It is a truism that nothing in life is free. The same principle applies to materials properties. Generally, the more accurate a method to compute or measure a property, the more expensive it is. That is why despite maturing software and exponentially growing computing power, large databases of materials properties today are still primarily based on cheap but less accurate semi-local density functional theory (DFT) functionals. Data based on higher accuracy DFT methods and experimental measurements tend to be orders of magnitude smaller and less diverse in terms of coverage. This scarcity and heterogeneity of high-quality data is a critical bottleneck in the development of machine learning (ML) models for high-quality materials property predictions.
Our idea to address this fundamental trade-off is an extraordinarily simple one; by combining data from multiple fidelities to train a single model, we can leverage the large low-fidelity data to enable the model to learn better latent representations of materials, which would, in turn, lead to better accuracy on predictions on small high-fidelity datasets. Our model of choice is the MatErials Graph Network (MEGNet) framework, a deep learning approach that naturally represents atoms and bonds in a material as nodes and edges in a mathematical graph. Information flows between connected nodes and edges via graph convolutional layers, mimicking the atomic interactions in a real-world material. In addition, the MEGNet architecture incorporates a global state input, which provides a conduit for encoding fidelity information.
The effectiveness of our approach is summarized in the Figure below. The low-fidelity data set comprises more than 50,000 band gaps calculated using the standard semi-local PBE functional. The high-fidelity data sets are ~1000-3000 band gaps computed using the more accurate GLLB-SC, HSE, and SCAN functionals and from experimental measurements. The multi-fidelity (2-fi, 4-fi, and 5-fi) models lead to significantly lower mean absolute errors (~20-40% reduction) compared to the single-fidelity (1-fi) models.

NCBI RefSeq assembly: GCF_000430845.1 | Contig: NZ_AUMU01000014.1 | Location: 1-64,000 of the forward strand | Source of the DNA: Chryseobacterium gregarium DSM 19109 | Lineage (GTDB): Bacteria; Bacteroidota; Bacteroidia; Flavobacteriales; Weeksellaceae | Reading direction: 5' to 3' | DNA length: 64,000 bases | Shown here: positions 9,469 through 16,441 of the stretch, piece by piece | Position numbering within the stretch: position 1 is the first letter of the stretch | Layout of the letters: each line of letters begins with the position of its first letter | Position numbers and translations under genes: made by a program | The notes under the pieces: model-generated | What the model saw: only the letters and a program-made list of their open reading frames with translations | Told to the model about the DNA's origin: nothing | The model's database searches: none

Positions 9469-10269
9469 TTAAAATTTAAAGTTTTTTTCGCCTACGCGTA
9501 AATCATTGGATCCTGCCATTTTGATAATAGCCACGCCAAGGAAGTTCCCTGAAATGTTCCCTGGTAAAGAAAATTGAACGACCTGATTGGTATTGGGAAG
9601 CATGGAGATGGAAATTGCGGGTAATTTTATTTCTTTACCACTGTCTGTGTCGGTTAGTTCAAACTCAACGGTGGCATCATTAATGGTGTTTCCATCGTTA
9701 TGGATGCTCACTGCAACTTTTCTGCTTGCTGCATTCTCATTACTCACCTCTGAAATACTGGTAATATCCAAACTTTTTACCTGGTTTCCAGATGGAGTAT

It is serendipity that led us to one of the other potentially transformative features of the MEGNet approach. In the MEGNet framework, atomic attributes are represented as a learned length-16 embedding vector. The correlations between the embedding vectors for different elements reproduce the chemical trends in the periodic table of the elements. We found that interpolating these learned embedding vectors provides a way to model disordered materials, i.e., materials with sites occupied by more than one element and/or vacancies. While the bulk of computational and machine learning works have focused on ordered materials, disordered compounds actually form the majority of known materials. Using this approach, multi-fidelity graph network models can reproduce trends in the band gaps in disordered materials to reasonable accuracy (Figure 3).
If you are interested in more details, please refer to our paper published in Nature Computational Science “Learning Properties of Ordered and Disordered Materials from Multi-fidelity Data” or via the following link https://doi.org/10.1038/s43588-020-00002-x
 Chen, C.; Ye, W.; Zuo, Y.; Zheng, C.; Ong, S. P. Graph Networks as a Universal Machine Learning Framework for Molecules and Crystals. Chemistry of Materials 2019, 31(9), 3564-3572. doi:10.1021/acs.chemmater.9b01294
 Chen, C.; Zuo, Y.; Ye, W.; Li, X.G.; Ong, S. P. Learning Properties of Ordered and Disordered Materials from Multi-fidelity Data. Nature Computational Science, 2020, doi: 10.1038/s43588-020-00002-x.